Hallelujah: First Steps of Progress at Last
HALLELUJAH: FIRST STEPS OF PROGRESS AT LAST
Some kind of deliverance is at hand. The worst government of my long life is off to the knackers' yard, along with several MPs who played a key role in its demise. National and Act look like they can cobble together a working arrangement before the final count tells them whether New Zealand First will be needed in more than a support-party role. David Seymour should emerge as Deputy Prime Minister and Brooke Van Velden who starred amongst the results should also become a key minister. With new attention to detail, we should get a new education policy and an end to racial division within the Health structure. There will be modest tax cuts, and some reduction of the bloated numbers in the public service.
It's worth brooding over the results. One striking feature was Labour's extraordinarily poor results in Auckland. Losses in Takanini, Maungakiekie, Roskill, New Lynn and possibly Mt Albert and my old seat of Te Atatu suggest that immigrants who were once supportive of Labour have turned against that party. It hasn't suddenly happened. The Chinese community started losing faith several elections back. This time it was the Indian community as well. Overwhelmingly, both groups have younger workers who want to get ahead in their new country. They resent the way Carmel Sepuloni has tolerated easy welfare and are inclined to laugh at those described as "job seekers". The new immigrants know that the mushrooming numbers of people on such benefits have no intention of seriously seeking a job and are there for the ride. Moreover, new immigrants have worked out that those on benefits are disproportionately Maori who under Labour kept receiving additional privileges that they, the newcomers, were expected to pay for through their taxes. This was something Chris Hipkins never even started to explain in any credible way. Arrogant utterances from Nanaia Mahuta, Willie Jackson and Kieran McAnulty, especially the last, reinforced the impression amongst the new immigrants that Labour was turning the country into a privileged place for Maori where Chinese, Indians and non-Maori New Zealanders would never have more than second class status. The better educated knew that Labour's greatest Prime Minister, Peter Fraser, in 1948, had signed up to the United Nation's Universal Declaration of Human Rights to the effect that "all human beings are born free and are equal in dignity and rights" - something Alex Holland recently reminded us of on this blog. Labour's Maorification policy this last three years, which wasn't mentioned on the campaign trail in 2020, cost the party dearly on Saturday.
But there were other factors in Labour's defeat. Silly Michael Wood who was the minister, slowed immigration numbers and family reunification for so long during the pandemic that resentment built among the many immigrant groups even in his own electorate. He did so for inappropriate ideological reasons. He reasoned that if the supply of workers was kept down, then employers would be obliged to pay existing employees more. Ignorant on matters of economics, Wood and the Labour cabinet that let him play his games, seemed blissfully unaware for ages of the inflationary impact his policy would have. Moreover, the gross exploitation of seasonal workers allowed into the country shocked every decent Kiwi while Wood largely turned a blind eye. There is some justice in this world: Wood has gone from Parliament. The clincher for many Indian immigrants in particular has been the ram raids, knife attacks and several murders of dairy proprietors around Auckland. Most immigrants everywhere have always possessed intelligence as well as a willingness to work. They could see that Labour's educational policies were failing their children. Chris Hipkins told us all that his cabinet had no intention of holding parents to account for their failure to ensure children went to school, enabling more than 50% of Maori children, many as young as 12, to skip classes, join gangs, shop lift, and engage in outrageous ram raiding of immigrant-owned businesses. Immigrants could see, too, that our court system had degenerated to the point where there was little or no accountability for youth crime. Labour deserved its defeat on Saturday for its social policy failures.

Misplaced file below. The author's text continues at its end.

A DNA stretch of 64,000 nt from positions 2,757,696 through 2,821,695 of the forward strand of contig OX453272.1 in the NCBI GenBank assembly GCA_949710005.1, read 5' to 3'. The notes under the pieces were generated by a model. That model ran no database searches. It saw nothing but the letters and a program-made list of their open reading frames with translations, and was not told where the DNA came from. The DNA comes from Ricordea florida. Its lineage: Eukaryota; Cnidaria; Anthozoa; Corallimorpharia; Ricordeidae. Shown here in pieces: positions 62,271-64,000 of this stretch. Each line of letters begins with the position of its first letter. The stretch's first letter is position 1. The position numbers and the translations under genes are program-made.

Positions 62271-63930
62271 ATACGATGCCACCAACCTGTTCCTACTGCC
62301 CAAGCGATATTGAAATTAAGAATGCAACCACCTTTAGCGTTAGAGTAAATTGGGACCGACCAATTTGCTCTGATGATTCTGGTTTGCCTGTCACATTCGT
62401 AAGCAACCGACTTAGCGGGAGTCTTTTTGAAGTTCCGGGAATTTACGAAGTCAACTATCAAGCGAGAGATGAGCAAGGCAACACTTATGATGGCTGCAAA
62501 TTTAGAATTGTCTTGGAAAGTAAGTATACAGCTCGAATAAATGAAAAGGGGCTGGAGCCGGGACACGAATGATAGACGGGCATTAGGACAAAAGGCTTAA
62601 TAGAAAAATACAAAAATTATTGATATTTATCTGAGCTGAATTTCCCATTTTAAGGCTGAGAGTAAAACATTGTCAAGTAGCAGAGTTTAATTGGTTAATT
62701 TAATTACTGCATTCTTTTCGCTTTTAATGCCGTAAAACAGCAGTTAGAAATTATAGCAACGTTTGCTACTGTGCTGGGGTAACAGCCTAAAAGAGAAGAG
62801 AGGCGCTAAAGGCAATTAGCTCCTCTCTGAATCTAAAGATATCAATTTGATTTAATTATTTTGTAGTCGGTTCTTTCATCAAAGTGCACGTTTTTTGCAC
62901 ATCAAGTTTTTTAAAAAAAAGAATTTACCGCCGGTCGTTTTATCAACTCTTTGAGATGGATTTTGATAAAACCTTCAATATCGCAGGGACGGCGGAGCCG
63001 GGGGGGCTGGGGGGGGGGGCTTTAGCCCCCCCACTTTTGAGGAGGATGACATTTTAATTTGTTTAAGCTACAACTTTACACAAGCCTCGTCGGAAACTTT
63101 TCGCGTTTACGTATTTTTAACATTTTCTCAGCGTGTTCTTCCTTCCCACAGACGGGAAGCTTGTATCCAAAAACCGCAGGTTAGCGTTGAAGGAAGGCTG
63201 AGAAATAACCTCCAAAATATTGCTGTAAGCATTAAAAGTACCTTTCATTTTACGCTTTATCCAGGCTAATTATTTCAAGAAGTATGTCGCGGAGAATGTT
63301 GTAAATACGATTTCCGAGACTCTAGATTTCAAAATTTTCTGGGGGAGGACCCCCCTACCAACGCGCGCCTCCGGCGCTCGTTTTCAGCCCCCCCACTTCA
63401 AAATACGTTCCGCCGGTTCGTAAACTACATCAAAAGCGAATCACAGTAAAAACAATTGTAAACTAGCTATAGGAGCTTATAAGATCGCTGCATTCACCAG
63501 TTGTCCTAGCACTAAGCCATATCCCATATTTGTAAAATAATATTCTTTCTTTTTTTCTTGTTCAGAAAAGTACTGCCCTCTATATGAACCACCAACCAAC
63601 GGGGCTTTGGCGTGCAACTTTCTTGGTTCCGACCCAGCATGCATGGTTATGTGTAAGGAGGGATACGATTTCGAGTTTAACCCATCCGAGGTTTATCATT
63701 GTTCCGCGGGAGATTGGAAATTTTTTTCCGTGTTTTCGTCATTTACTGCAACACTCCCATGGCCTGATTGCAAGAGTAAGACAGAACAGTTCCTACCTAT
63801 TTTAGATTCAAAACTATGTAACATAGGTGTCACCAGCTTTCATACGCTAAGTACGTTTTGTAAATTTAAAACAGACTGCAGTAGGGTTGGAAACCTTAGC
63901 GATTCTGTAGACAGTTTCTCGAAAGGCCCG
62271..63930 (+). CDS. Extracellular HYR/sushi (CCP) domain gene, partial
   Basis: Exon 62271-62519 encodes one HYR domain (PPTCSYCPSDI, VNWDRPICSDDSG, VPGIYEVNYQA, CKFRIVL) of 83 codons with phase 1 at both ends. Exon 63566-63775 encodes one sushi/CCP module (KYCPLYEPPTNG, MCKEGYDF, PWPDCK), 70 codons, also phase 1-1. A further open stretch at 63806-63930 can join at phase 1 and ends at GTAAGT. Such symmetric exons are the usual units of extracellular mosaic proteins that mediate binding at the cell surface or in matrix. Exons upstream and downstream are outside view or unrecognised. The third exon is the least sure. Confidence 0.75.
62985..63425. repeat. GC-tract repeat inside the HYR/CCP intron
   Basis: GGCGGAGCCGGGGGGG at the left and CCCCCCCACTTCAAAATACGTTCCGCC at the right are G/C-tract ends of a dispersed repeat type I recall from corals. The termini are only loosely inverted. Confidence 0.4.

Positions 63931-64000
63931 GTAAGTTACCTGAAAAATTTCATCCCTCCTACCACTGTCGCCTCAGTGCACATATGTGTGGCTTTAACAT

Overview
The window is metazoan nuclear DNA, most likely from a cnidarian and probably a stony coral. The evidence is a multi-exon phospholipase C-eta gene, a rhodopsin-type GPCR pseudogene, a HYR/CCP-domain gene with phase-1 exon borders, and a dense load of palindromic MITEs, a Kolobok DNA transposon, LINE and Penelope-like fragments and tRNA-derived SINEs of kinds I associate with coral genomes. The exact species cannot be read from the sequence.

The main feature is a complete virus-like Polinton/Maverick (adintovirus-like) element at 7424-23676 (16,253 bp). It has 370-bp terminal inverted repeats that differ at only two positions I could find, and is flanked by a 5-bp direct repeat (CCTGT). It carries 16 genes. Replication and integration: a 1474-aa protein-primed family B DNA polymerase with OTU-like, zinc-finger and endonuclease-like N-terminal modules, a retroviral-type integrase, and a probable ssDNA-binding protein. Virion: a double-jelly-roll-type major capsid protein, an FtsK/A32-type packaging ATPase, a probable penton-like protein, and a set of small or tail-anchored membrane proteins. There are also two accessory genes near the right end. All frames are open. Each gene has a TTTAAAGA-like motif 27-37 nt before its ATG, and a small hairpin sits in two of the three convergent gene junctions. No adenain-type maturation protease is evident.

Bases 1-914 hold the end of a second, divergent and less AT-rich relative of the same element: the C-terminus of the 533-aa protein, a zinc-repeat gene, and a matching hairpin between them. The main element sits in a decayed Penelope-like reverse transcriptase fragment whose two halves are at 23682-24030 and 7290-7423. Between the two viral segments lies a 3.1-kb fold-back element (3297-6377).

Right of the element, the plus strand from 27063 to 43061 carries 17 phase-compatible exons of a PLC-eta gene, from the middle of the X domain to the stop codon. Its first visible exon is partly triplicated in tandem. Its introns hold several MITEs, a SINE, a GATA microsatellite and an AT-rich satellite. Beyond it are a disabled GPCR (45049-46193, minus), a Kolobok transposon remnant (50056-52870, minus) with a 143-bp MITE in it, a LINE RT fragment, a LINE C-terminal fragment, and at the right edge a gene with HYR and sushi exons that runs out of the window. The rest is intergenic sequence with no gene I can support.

We would be most unwise, however, to conclude that life is automatically going to improve now that this truly awful Labour government is about to disappear. Remember that ministers in the new government need cooperation from our ever-so-costly public service. Of recent years it has been very poorly led by Peter Hughes, the Public Service Commissioner, while some heads of department, like Iona Holsted at Education, should offer their resignations on Monday for their departments' manifold disasters of recent years. But who takes over? Where are the new ministers going to find adequately trained leaders of the public service who will follow instructions and implement the policy changes their ministers have been elected to deliver? Wellington has a dysfunctional Green Mayor, and a disastrous council. On Saturday two city seats were taken by Greens, several of whose policies would have been welcomed in Soviet Russia. New Zealand has a huge Wellington problem, I'm afraid. Does Christopher Luxon realise how difficult he will find it to deliver his policies. He needs a really tough Minister of State Services. Remember how woeful Labour found shaking any progress out of the public service?
And this is just the beginning to the job of unwinding the horrors in so many sectors during the Jacinda Ardern-Chris Hipkins era.